Date   
What's on your bench: Surfter, Day 10 of 14

 

I'm 10 days into my self imposed two-week challenge.  The build is almost complete.  I still need to work on the head and I need to add a fin(s) to the surfboard.  After that, I need to disassemble and paint it.  I expect I will start the painting process Tuesday...need to be completed by Thursday.  For reference...it stands about 20" tall.
This has been a good challenge for me.  I'm considering if I am going to do another self-imposed challenge.  I think so.
I miss having a motor.  I would love to be able to simply turn this on and then sit back and watch it surf.  It's got a nice motion.  I'll post a video after it is completed.

What is on your bench??

Cheers from San Diego
-Jim Coffee-
IMG_20200329_175652-1000.jpg


What's on my bench: Surfer #1

 

Well, in my last post I said that I would be beginning a self-imposed 'two-week automata build' challenge.  I've begun.
I spent about a week thinking about what I wanted to do...and settled on creating an automata that features a surfer on a surfboard.  Because it is a 'quick build' it will need to be simple.  There will be no motor.  I want the surfboard to move, and the surfer to move relative to the surfboard (but not a direct connect).
I began on March 18th...so am seven days into the build.  So far things are going well. 
IMG_20200325_175759-1000.jpg
IMG_20200321_172344-1000.jpg
IMG_20200324_185011-1000.jpg

The only things left for me to create are the cams and cam followers...which I will do tomorrow.  If time permits I will be re-carving the head.  Carving heads is difficult for me...a task that I dread.
I intend to spray paint everything in the drive frame camo color (a four-color palette).  And at this time I'm planning that both the surfer and the surfboard will be finished with a walnut Watco oil.  The surfer is primarily basswood and the surfboard is Myrtlewood.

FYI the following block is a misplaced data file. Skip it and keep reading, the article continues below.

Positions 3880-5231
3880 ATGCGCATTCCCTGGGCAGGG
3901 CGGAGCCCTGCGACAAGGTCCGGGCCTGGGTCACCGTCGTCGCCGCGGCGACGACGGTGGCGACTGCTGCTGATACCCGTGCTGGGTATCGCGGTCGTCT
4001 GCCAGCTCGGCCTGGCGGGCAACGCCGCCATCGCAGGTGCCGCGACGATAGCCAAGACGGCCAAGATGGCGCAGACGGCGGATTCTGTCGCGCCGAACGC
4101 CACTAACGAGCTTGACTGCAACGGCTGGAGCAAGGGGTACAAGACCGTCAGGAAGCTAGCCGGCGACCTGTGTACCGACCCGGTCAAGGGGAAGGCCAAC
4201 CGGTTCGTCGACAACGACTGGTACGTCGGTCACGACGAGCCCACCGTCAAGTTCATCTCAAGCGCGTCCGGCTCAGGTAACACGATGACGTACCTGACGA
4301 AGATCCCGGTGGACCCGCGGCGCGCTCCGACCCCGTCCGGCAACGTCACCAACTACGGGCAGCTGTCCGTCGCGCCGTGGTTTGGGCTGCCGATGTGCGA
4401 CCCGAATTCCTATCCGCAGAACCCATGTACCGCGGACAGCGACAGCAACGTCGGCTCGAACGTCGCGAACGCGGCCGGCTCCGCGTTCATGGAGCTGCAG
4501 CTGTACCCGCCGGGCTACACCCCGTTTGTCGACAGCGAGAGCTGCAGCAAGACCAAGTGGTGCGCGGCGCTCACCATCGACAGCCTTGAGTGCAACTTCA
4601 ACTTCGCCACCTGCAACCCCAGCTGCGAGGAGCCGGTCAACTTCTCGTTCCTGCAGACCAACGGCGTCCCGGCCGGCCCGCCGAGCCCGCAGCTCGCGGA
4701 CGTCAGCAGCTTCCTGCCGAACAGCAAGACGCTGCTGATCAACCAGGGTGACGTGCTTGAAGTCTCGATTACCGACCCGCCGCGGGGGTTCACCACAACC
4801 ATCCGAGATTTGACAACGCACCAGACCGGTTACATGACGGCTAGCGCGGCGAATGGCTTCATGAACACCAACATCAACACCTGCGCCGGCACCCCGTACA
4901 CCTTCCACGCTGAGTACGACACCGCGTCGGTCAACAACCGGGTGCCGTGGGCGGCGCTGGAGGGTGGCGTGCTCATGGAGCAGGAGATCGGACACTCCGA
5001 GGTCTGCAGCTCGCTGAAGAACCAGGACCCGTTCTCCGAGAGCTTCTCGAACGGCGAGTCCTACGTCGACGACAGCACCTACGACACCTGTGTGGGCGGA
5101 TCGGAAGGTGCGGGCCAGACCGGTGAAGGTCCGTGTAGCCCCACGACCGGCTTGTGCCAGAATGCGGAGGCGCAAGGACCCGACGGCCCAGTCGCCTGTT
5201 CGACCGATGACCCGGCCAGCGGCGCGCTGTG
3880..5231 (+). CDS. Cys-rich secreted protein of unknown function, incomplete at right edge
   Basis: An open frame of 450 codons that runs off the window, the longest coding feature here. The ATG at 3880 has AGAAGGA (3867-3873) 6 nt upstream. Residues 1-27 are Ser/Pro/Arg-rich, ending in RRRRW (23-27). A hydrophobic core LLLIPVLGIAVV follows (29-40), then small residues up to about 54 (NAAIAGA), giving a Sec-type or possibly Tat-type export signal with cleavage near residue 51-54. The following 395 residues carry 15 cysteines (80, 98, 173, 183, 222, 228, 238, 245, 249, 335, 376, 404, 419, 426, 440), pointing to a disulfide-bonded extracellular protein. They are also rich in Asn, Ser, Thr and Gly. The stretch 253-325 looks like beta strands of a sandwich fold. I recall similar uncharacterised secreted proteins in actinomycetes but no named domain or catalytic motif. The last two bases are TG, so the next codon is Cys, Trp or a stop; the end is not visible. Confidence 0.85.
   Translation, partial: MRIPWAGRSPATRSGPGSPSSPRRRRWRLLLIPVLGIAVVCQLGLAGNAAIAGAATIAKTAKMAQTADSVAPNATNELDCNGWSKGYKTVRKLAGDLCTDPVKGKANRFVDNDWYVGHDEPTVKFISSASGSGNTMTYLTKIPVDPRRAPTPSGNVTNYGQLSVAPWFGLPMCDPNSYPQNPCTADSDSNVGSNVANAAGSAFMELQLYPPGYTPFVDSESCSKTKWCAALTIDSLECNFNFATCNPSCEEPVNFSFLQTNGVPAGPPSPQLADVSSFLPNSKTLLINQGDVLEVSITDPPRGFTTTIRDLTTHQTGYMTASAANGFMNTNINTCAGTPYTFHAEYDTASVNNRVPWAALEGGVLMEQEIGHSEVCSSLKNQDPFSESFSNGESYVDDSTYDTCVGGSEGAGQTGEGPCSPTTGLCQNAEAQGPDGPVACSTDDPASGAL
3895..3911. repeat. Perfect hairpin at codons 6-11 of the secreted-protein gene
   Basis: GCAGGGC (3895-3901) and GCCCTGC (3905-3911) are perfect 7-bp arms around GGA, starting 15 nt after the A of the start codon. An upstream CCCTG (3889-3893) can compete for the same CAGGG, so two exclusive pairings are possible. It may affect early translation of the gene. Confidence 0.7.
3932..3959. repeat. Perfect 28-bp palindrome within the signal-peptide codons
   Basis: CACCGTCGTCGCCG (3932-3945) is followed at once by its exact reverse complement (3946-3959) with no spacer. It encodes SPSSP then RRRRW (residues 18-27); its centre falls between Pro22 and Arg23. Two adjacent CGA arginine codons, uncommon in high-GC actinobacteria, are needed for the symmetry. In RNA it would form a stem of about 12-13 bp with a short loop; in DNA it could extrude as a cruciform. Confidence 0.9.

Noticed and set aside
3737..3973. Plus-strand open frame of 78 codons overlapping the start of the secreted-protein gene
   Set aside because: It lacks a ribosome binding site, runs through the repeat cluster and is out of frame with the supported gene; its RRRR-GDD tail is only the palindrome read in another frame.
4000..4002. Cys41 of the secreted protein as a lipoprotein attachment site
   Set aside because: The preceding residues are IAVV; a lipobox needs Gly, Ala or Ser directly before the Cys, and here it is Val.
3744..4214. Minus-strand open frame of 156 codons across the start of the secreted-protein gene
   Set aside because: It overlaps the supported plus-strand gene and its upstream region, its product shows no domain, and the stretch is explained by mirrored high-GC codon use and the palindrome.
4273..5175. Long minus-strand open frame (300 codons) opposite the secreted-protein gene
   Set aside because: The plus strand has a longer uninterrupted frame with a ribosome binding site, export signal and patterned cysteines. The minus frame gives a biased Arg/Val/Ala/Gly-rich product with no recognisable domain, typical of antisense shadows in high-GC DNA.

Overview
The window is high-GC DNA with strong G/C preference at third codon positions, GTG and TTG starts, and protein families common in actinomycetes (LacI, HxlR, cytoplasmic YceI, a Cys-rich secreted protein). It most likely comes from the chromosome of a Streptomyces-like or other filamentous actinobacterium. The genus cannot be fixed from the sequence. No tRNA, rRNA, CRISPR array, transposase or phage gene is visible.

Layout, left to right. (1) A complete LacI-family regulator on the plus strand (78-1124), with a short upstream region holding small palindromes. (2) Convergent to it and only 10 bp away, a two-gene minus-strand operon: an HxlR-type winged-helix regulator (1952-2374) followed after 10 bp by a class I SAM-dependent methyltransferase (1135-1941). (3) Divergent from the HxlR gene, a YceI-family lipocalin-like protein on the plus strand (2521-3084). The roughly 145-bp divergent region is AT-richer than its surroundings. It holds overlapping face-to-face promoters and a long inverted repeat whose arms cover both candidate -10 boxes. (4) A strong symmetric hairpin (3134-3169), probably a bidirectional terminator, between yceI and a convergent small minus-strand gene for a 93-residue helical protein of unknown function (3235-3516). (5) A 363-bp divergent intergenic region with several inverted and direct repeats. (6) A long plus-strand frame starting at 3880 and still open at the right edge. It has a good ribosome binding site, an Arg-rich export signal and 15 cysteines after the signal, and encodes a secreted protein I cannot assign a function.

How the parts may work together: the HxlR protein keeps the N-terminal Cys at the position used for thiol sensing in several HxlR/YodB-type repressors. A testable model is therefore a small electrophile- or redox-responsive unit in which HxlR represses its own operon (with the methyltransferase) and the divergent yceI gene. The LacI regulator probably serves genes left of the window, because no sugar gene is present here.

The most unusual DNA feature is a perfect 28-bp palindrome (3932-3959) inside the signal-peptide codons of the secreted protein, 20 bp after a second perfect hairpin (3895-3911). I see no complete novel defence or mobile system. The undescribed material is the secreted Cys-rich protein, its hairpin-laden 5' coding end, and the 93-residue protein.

What is on your bench???  

Cheers from San Diego
-Jim Coffee-

Re: On my bench

 

Hi Barry...
Yes, I see the lock in your first email.  Nice job.
Regarding your birdcage and your statement you don't know how you are going to make it.  I've been pondering this situation for the past 24 hours or so and have empathy for you.  I can see how the cage would be challenging.
And then about 30 minutes ago I was browsing automata on eBay (I have a daily search happening) and I see birds and birdcages (new, made in China).  So I see that one way forward may be to purchase a bird automata from China...keep the cage...throw away the bird (or repurpose for a different automata).  It makes me smile to write this...as in 'I'm joking'.  Good luck with your cage.  Whatever you do I'm sure that you will do it well and I look forward to seeing an image of it.
Stay healthy.
Cheers
-Jim in San Diego-

On Sat, 21 Mar 2020 at 02:00, BANOFALK <banofalk@...> wrote:
Hello Jim
No, the lock I made is shown on the Forum post. I used grey MDF – Valchromat.
I got the movement from a UK store called Hobby’s. Here is the link:
I had to buy the whole kit to get the movement, but it was only £22.95.
I difficult part for me is making the cage. At the moment I am not sure how I will do it.
Regards
Barry
 
 

Re: On my bench

BANOFALK
 

Hello Jim
No, the lock I made is shown on the Forum post. I used grey MDF – Valchromat.